Wholesale prices, which foreshadow prices consumers eventually pay, rose by a slight 0.1 per cent in August. The increase was small mainly because of the fourth consecutive sharp decline in farm prices, the Department of Labor reported yesterday.

The 0.1 per cent rise in the wholesale price index follows declines of 0.1 per cent in July and 0.7 per cent in June. For the last three months, wholesale costs have been declining at a seasonally adjusted annual rate of 2.6 per cent.

Farm prices fell 4.3 per cent and feed prices dropped 0.8 per cent in August.

While farm prices fell sharply, prices of industrial commodities - such as metals, lumber and chemicals - which account for 70 per cent of the wholesale price index increased by 0.5 per cent.

Economists consider industrial price changes a better guide to overall inflation trends because they do not fluctuate as wildly as food prices.

White House spokesman, Jody Powell, called the 0.1 per cent rise "another very good performance" but said the administration still thinks the underlying inflation rate is about 6 per cent a year or "a little higher."

Treasury consultant Herman I. Liebling, a lafayette college economist said the three months of rosy wholesale price reports are misleading.

"If these price reports encourage anyone in the belief that the economy is entering a new stage in which price changes will be flat, that belief will quickly be shattered," Liebling warned.

He attributed the good wholesale price performance over the last few months to "temporary declines in food prices."

Those food price declines began showing up on the supermarket shelves in late June and July. Grocery store prices, which had risen sharply early in the year because of cold weather and natural gas shortages, fell by 0.1 per cent in July.

Prices for roods and feeds have been falling at an annual rate of 27.2 per cent during the last three months after rising at a similar clip earlier this year. While this may be good news for consumers, it is bad news for farmers.

White House spokesman Powell noted the "very serious" declines in farm incomes over the last several months. President Carter has proposed reducing wheat production by 20 per cent next year to hold down the supply and boost farm prices.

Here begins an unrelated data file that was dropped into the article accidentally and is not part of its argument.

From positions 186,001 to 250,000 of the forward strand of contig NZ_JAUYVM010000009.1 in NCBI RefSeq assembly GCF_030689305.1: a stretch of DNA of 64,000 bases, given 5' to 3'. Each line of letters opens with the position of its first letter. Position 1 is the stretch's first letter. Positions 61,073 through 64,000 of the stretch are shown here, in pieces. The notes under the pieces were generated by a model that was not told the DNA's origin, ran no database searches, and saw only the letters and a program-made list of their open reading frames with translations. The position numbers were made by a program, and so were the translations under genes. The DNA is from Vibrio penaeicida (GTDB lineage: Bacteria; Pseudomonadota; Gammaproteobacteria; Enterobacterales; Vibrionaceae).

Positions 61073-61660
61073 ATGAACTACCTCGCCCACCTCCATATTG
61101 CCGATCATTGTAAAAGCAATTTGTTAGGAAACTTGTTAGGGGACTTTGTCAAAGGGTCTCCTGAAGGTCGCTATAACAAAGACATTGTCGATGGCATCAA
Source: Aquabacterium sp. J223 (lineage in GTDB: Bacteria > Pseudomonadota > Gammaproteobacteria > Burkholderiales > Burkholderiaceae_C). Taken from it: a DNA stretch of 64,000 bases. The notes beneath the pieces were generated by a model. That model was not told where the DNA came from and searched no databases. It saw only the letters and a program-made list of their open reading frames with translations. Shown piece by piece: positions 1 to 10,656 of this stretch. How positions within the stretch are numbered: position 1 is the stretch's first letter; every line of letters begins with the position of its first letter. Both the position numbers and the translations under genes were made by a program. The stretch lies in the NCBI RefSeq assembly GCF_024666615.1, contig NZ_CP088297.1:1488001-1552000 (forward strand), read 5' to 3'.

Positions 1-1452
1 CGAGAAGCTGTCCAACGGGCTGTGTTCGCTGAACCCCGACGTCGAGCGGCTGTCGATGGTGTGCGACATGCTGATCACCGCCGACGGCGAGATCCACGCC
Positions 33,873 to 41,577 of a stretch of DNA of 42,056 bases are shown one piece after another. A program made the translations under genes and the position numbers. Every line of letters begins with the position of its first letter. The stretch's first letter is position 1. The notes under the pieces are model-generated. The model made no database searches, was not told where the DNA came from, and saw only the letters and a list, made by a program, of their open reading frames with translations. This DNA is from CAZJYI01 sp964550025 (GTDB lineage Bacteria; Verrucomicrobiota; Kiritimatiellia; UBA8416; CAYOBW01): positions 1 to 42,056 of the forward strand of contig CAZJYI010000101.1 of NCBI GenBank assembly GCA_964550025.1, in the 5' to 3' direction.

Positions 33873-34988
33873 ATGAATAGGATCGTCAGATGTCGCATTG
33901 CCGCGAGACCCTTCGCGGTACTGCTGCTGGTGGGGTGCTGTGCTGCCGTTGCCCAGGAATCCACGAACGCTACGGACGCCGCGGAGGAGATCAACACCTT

The Labor Department also reported that the finished goods index rose 0.1 per cent in August, after seasonal adjustment. This index measures price changes in goods which are sold only to final users - those who do not re-sell the goods.

The Labor Department's Bureau of Labor Statistics said it will feature the finished goods index along with the wholesale price index because the finished goods measure eliminates double-counting of price increases among wholesale products.

The Labor Department cited lower wholesale prices for green coffee, cocoa beans, eggs, livestock, grains, and live poultry. The prices of fresh and dried fruits and vegetables rose for the second month in a row.

The biggest increase in industrial commodities prices occurred among wood and lumber products, in large part a reflection of the boom in housing. Patricia R. Harris, Secretary of Housing and Urban Development has asked the White House inflation watchdog, the Council on Wage and Price Stability, to investigate the lumber price increases.

Lumber and wood products prices rose 4.1 per cent in August, after rising 4.2 per cent in July and 1.7 per cent in June.

Chemical product prices fell, while prices rose for nearly all other industrial products, although none as dramatically as lumber prices.

The wholesale price index is based on a collection of 2,700 different commodities. It stood at 194.6 per cent of its 1967 average in August, which means that a collection of goods which cost a businessman $100 in 1967 cost $194.60 last month.